Bonus points because it tackled the whole “why do people stand around, making fun of someone and recording them in peril rather than help them” long before cell phones with video cameras were ever invented. Overall, the Good Samaritan law seems rather unlikely because while it sounds like a good idea to demand people help those in need in theory, in reality, could an untrained bystander really disarm a mugger without getting mugged or killed him or herself?

STATUS: Shelf-worthy. Credit to Jerry for going out on top rather than try to squeeze another five years, let the show get crappy while he cashed in. It’s not the best episode but I’m just not sure anyone could have come up with a better ending. The idea behind the show is that these people never get a happy ending or even any kind of an ending or closure. They will never change their ways and thus, they are forever trapped in a purgatory of their own design, a Waiting for Godot style life that they carry with them wherever they go.

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Some Thoughts After Binge Watching Seinfeld

I’ve been on a month-long binge watch of Seinfeld, 3.5 readers. It’s funny the things you notice when a) you watch it all within the same time span and b) when time goes by and you notice actors/actresses who had bit parts on the show who later went on to hit it big.

Some observations:

#1 – Co-creator Larry David of Curb Your Enthusiasm fame is in it a lot, but you might not have noticed if you weren’t a super fan. He has bit walk on roles such as “Frank Costanza’s Cape Wearing Lawyer” (actual name of the character, the cashier who gives George back a twenty dollar bill with lipstick on the president, a mad scientist in a late-night B sci-fi movie that Jerry is watching. He also does a lot of voice over work, people yelling at the characters from off camera. Of course, his big claim to fame is that he did the voice of George’s boss, the gregariously boisterous NY Yankees owner George Steinbrenner.

#2 – Speaking of LD, it’s eerie how much of a spot on accurate Larry David impression that Jason Alexander is doing in the character of George Costanza, who is based on the Curb star. Poor George/Larry. Their whole schtick is that they are unattractive bald men who screw up constantly who, despite their myriad of flaws, can only be happy with perfect women. They know in their hearts this is wrong and they might be happier if they could accept women with flaws the way they wish women would accept them for all their flaws but their dumb brains just won’t let them do it.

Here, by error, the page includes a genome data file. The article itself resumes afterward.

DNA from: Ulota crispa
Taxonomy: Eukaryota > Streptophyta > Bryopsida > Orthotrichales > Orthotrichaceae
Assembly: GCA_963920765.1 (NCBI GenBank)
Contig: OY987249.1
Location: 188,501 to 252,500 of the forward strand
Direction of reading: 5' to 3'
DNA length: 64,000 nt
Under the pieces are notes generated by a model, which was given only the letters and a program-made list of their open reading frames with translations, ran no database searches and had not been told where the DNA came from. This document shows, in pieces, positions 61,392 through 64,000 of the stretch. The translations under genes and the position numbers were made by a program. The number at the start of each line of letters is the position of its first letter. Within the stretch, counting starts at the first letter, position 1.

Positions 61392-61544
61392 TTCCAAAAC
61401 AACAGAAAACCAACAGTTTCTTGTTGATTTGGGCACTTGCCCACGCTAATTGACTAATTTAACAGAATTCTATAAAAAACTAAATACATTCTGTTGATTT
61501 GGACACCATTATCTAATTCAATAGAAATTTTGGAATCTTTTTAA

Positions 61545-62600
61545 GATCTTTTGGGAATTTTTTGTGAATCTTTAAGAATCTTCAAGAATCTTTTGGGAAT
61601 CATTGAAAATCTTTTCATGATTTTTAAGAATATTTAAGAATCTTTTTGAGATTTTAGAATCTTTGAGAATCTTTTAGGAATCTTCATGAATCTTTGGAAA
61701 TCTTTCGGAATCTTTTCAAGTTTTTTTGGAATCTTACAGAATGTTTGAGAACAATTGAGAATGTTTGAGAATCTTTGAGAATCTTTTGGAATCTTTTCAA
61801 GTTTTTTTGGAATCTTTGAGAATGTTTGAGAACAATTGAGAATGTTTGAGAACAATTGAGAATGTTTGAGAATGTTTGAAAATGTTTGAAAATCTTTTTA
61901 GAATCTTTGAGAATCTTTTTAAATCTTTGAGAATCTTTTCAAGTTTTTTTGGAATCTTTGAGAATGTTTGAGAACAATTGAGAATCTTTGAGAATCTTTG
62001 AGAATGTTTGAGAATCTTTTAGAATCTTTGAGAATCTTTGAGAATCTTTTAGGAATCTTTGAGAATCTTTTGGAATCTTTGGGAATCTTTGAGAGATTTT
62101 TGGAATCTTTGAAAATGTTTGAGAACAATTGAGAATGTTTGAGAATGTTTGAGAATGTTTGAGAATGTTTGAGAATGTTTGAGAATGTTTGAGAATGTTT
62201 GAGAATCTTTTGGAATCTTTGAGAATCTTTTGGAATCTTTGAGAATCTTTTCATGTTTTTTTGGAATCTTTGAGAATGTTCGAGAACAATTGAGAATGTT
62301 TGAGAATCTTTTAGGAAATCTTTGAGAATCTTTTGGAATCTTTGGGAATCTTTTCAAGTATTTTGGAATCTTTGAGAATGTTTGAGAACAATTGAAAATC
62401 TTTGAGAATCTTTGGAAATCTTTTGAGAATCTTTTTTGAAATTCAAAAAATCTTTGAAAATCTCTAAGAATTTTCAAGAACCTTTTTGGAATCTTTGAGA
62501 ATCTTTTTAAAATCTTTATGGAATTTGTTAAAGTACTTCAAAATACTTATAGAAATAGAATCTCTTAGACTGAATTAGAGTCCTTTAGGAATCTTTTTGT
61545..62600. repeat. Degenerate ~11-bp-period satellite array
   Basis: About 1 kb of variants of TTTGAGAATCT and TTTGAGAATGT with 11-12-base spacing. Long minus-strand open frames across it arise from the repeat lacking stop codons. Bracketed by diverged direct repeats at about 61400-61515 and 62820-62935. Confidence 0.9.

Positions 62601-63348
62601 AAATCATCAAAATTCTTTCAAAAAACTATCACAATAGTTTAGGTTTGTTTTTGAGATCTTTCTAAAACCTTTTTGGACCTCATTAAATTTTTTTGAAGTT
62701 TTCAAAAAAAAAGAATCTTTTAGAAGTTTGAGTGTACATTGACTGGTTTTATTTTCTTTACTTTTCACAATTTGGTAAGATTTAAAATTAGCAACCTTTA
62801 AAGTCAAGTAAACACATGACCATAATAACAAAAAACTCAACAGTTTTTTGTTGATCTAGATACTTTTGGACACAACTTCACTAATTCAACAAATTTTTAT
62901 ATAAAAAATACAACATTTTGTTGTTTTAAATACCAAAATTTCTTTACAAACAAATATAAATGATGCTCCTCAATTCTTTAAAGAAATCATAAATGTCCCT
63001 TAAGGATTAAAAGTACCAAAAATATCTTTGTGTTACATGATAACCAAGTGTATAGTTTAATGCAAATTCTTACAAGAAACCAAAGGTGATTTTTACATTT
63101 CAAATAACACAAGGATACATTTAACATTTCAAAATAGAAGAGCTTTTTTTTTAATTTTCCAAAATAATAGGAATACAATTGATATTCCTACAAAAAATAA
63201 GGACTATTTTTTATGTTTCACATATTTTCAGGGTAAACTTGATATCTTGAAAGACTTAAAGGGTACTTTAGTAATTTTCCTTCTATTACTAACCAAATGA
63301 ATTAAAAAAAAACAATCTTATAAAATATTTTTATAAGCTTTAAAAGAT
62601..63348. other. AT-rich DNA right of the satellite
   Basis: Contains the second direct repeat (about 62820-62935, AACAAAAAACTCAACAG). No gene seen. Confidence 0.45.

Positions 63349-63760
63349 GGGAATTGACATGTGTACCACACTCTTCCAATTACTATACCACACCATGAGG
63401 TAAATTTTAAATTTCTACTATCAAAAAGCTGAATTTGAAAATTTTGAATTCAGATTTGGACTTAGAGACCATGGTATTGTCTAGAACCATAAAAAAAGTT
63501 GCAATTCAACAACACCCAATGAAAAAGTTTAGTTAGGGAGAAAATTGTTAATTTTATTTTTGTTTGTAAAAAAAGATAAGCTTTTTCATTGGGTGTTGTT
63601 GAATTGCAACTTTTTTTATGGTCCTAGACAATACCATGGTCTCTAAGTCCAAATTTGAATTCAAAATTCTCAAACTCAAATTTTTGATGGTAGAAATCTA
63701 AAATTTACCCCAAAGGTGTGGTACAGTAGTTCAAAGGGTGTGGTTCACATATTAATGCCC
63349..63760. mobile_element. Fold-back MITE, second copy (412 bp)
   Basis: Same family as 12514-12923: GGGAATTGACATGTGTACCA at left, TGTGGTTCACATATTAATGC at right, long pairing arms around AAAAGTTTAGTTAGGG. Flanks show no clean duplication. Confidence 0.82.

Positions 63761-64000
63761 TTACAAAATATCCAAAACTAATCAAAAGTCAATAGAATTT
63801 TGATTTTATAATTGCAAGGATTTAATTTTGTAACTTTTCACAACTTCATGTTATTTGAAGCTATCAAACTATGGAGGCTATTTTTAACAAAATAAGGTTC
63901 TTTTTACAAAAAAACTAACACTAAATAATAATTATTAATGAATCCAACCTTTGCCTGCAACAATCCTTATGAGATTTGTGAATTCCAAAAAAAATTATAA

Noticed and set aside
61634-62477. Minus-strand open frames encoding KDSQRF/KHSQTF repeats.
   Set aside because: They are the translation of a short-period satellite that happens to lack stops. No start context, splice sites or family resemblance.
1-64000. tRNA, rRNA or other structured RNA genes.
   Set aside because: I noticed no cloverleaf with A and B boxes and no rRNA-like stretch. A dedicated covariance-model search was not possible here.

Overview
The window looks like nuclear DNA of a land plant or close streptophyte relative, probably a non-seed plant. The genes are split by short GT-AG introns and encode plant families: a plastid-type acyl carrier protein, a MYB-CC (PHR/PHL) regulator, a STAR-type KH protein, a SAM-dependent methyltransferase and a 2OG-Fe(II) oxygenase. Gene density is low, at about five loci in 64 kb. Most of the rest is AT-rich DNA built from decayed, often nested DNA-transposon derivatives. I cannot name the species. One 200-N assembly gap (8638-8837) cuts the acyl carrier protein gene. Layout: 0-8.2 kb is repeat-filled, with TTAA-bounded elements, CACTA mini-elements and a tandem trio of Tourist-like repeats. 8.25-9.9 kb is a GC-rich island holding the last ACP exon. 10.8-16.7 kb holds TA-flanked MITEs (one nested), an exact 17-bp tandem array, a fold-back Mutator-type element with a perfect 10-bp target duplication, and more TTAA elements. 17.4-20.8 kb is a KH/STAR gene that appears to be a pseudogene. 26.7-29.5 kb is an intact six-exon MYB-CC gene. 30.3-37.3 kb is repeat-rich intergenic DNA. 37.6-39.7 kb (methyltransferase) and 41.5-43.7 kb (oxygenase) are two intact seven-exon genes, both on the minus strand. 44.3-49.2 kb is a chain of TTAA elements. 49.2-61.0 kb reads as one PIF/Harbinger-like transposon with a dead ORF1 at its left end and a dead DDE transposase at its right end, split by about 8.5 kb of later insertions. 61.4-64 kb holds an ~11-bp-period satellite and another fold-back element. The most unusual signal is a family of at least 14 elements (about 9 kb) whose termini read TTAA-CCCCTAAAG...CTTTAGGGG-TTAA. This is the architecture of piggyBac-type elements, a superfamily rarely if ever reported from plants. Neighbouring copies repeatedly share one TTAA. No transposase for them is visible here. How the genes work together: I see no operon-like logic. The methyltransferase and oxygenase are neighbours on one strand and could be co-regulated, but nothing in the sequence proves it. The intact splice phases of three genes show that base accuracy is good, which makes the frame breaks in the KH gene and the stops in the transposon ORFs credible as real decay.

#3 – It’s a rare series that gets better the longer it goes on. You can tell the showrunners are trying to figure it all out in the first 2 seasons and then it finally hits its stride around season 3-4. Early seasons, they try to give more depth to everyone and then they eventually hit the formula where it becomes quick and snappy and everyone is a caricature every situation is a parody of some sort of social conundrum that everyone faces sooner or later. Understandably, Jerry wanted to go out on top by ending the show after season 9 rather than go on longer even though NBC offered him plenty of money to keep going. Some of the most memorable episodes with the quotable phrases that became part of the pop cultural language come between seasons 7-9.

#4 – Famous actors/actresses who were on Seinfeld and then went on to hit it big later. (Hard to make a complete list.)

Dayton Callie – You might know him as Charlie on HBO’s Deadwood but he played a cabbie in the Puerto Rican Day Parade Episode who has to put up with Elaine’s indecision over whether she wants to stay in the cab and wait for the traffic to clear up or to get out and walk.

Breaking Bad – Walter and Skyler were both on Seinfeld before Walt built his blue meth empire. Anna Gunn was on the long list of Jerry’s girlfriends dumped over comically trivial reasons (George loses his glasses but while squinting, is certain he spotted her smooching it up with Jerry’s despised Cousin Jeffrey). Meanwhile, Bryan Cranston had a recurring role as Jerry’s dentist Tim Whatley, who converts to Judaism just for the jokes and brands Jerry a rabid anti-dentite for making dentist jokes. (Sidenote a young Debra Messing of Will and Grace fame is in this episode too.)

Mariska Hargitay, Amanda Peet, Sarah Silverman, Courtney Cox, Janine Garafalo, Teri Hatcher, Megan Mullally, Lauren Graham and the list goes on and on. It seems like every up and coming 1990s actress took a turn as one of Jerry or George’s (sometimes Kramer’s) long suffering girlfriends. I say sometimes Kramer because oddly, any woman dumped by Kramer just seems to feel lucky to have had the unlikely stud in their lives.

Meanwhile, Jon Favreau (as a clown), Bob Odenkirk and a very young Patton Oswalt as a video store clerk stop by.

#5 – My last observation is how many of the premises wouldn’t exist today. So many of the episodes involve the quartet splitting up and not being able to find each other in the big city. Today, a lost friend is only a cell phone call away from being found.

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BQB Watches Seinfeld – Season 5, Episode 2 – The Puffy Shirt

What’s the deal with puffy shirts, 3.5 readers? Why are they so puffy and why would anyone wear them as a shirt?

Kramer dates “a low talker” i.e. a woman who speaks so quietly that people can barely hear her. At dinner, Jerry politely nodes and says yes, yes to whatever she says, only to find out later that he has agreed to wear a puffy, pirate style shirt on the Today show (the low talker is a fashion designer and apparently, a bad one.)